Hi Folks!

As the OPSEC manager, I felt that this was necessary to post. I know, this is quite lengthy, but this is very important information that everyone needs to understand, including all military personel, from all branches of the service, from all countries. Please take note, I am only one person, OPSEC is not just my responsibility. It is EVERYONE'S. Please, if you find something on the site that you feel violates OPSEC, then bring it to the attention of myself, or a staff member immediately so we can deal with the issue ASAP. You know the saying, "Loose Lips May Sink Ships", there is also a new one, "Careless Keystrokes Can Kill"

This information came from Fort Monmouth, NJ

*An OPSEC Primer*

In a world that increasingly measures national power and national security in economic terms as well as military terms, many foreign intelligence services are shifting targeting emphasis. We need to be aware that foreign intelligence and foreign competitors may attempt to collect information pertaining to our activities and technology for their own benefit. It is essential that we protect our critical and sensitive information from inadvertent compromise (i.e., disclosure).

Concerns over the inadvertent compromise of sensitive or classified U.S. Government activities, capabilities, and intentions led to the development of National Security Decision Directive (NSDD) 298 establishing a National Operations Security (OPSEC) Program. NSDD 298 creates a national OPSEC structure and requires each Executive Department and Agency, assigned or supporting national security missions with classified or sensitive activities, to establish an OPSEC program.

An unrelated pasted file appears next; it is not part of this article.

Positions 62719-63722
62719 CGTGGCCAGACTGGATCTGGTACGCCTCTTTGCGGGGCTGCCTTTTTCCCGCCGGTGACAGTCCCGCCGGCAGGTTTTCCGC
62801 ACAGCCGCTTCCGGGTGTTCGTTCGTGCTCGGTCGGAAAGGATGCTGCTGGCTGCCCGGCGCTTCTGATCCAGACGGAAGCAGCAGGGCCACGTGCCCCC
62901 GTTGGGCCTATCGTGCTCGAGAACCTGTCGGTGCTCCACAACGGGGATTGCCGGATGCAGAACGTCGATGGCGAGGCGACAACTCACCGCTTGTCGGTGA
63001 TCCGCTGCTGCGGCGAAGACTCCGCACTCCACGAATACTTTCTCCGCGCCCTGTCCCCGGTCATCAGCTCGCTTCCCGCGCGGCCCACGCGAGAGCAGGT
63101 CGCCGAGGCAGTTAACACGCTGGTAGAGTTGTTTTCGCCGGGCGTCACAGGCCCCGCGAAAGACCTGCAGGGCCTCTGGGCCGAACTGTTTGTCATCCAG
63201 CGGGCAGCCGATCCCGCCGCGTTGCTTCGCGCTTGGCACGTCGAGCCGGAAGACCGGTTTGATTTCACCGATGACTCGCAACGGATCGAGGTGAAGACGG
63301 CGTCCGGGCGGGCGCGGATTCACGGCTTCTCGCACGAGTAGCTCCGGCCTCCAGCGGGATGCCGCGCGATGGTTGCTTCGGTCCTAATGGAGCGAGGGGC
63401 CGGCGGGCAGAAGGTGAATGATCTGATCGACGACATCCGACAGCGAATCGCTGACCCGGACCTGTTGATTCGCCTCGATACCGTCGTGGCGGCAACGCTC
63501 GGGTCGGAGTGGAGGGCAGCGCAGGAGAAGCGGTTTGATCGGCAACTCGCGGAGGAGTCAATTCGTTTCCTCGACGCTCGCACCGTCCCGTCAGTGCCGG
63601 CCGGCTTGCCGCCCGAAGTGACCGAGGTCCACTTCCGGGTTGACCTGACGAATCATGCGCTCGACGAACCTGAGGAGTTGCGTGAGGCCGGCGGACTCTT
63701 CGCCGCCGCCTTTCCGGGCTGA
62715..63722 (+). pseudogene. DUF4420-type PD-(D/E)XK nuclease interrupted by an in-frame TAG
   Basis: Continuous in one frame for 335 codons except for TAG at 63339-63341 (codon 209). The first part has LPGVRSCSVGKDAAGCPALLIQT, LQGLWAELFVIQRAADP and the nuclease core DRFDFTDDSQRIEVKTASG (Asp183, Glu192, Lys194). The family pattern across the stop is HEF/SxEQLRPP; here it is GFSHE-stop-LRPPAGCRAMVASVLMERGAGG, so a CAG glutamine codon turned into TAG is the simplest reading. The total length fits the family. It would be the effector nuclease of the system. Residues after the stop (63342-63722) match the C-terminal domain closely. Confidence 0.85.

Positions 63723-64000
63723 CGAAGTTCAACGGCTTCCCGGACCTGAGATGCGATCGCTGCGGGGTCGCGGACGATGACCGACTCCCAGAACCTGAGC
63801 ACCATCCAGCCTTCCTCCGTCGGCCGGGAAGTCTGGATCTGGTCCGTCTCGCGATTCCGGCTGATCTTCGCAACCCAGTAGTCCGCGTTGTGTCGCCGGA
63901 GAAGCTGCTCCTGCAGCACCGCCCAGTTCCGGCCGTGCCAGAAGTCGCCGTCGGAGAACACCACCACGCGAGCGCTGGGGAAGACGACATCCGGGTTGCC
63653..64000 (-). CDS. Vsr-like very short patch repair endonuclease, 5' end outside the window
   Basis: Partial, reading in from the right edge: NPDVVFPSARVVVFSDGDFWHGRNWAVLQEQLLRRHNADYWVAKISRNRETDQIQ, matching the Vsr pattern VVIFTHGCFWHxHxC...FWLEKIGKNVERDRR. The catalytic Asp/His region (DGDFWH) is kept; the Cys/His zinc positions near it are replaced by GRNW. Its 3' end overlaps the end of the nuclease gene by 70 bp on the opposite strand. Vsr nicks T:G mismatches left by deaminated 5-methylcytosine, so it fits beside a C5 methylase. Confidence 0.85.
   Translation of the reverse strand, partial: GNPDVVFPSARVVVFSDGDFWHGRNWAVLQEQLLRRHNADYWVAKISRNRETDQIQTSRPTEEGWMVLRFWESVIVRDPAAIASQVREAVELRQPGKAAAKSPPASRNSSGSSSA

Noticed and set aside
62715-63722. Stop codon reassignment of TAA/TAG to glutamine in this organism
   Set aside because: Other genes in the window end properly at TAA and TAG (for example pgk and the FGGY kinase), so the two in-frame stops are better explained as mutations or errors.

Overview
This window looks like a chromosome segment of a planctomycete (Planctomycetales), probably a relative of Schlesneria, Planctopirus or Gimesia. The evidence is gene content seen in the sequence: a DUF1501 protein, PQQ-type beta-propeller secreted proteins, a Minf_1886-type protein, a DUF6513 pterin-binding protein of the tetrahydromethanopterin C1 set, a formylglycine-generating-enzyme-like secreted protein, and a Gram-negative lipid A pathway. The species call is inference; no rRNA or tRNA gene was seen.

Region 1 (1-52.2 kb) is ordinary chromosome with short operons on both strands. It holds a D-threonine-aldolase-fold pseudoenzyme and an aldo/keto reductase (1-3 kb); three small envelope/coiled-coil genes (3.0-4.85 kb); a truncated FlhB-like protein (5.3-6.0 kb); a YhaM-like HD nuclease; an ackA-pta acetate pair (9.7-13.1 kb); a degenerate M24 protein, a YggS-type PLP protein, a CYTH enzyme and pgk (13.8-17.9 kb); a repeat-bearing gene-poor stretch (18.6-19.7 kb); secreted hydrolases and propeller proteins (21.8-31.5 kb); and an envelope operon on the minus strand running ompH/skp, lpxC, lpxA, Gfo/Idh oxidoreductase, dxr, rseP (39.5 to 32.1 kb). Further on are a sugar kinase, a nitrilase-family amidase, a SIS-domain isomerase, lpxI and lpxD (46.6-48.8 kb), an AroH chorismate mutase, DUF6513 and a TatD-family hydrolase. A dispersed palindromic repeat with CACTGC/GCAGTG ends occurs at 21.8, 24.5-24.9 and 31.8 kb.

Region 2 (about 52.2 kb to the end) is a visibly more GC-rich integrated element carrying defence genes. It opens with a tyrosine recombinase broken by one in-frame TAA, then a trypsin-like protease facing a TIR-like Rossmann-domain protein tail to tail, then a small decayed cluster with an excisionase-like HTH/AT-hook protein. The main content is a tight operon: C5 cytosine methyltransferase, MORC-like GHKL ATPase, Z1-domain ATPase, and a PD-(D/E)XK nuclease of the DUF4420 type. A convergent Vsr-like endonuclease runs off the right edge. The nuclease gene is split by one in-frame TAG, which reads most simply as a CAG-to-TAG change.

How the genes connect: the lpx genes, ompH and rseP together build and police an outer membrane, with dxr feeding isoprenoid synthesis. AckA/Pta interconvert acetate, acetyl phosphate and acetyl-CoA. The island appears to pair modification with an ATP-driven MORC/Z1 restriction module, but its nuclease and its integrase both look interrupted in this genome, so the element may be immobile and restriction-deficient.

*What is OPSEC?*

The Intelligence Puzzle

Intelligence collection and analysis is very much like assembling a picture puzzle. Intelligence collectors are fully aware of the importance of obtaining small bits of information (or "pieces" of a puzzle) from many sources and assembling them to form the overall picture.

Intelligence collectors use numerous methods and sources to develop pieces of the intelligence puzzle . . .their collection methods range from sophisticated surveillance using highly technical electronic methods to simple visual observation of activities (these activities are referred to as "indicators").

Information may be collected by monitoring radio and telephone conversations, analyzing telephone directories, financial or purchasing documents, position or "job" announcements, travel documents, blueprints or drawings, distribution lists, shipping and receiving documents, even personal information or items found in the unclassified trash.

The Premise of OPSEC The premise of OPSEC is that the accumulation of one or more elements of sensitive/unclassified information or data could damage national security by revealing classified information.

*The Goal of OPSEC*

The goal of OPSEC, as a "countermeasures" program, is to deny an adversary pieces of the intelligence puzzle.